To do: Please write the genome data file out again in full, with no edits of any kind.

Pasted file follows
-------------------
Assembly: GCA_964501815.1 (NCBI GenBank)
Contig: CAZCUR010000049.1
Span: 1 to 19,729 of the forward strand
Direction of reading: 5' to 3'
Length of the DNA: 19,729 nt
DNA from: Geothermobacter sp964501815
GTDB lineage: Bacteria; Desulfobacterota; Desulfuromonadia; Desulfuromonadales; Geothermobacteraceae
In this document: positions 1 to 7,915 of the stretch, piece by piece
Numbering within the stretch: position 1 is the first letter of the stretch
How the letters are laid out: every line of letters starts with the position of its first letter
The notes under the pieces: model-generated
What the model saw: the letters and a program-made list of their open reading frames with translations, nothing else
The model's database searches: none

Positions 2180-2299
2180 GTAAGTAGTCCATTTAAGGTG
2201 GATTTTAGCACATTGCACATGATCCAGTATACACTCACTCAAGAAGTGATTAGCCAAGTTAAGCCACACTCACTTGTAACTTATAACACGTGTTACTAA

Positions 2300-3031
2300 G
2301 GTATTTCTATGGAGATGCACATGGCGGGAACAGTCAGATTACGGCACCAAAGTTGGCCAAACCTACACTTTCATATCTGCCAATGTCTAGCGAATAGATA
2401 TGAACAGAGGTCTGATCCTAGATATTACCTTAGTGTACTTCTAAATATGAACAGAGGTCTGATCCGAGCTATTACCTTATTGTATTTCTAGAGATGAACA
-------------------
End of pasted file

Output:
Assembly: GCA_964501815.1 (NCBI GenBank)
Contig: CAZCUR010000049.1
Span: 1 to 19,729 of the forward strand
Direction of reading: 5' to 3'
Length of the DNA: 19,729 nt
DNA from: Geothermobacter sp964501815
GTDB lineage: Bacteria; Desulfobacterota; Desulfuromonadia; Desulfuromonadales; Geothermobacteraceae
In this document: positions 1 to 7,915 of the stretch, piece by piece
Numbering within the stretch: position 1 is the first letter of the stretch
How the letters are laid out: every line of letters starts with the position of its first letter
The notes under the pieces: model-generated
What the model saw: the letters and a program-made list of their open reading frames with translations, nothing else
The model's database searches: none

Positions 2180-2299
2180 GTAAGTAGTCCATTTAAGGTG
2201 GATTTTAGCACATTGCACATGATCCAGTATACACTCACTCAAGAAGTGATTAGCCAAGTTAAGCCACACTCACTTGTAACTTATAACACGTGTTACTAA

Positions 2300-3031
2300 G
2301 GTATTTCTATGGAGATGCACATGGCGGGAACAGTCAGATTACGGCACCAAAGTTGGCCAAACCTACACTTTCATATCTGCCAATGTCTAGCGAATAGATA
2401 TGAACAGAGGTCTGATCCTAGATATTACCTTAGTGTACTTCTAAATATGAACAGAGGTCTGATCCGAGCTATTACCTTATTGTATTTCTAGAGATGAACA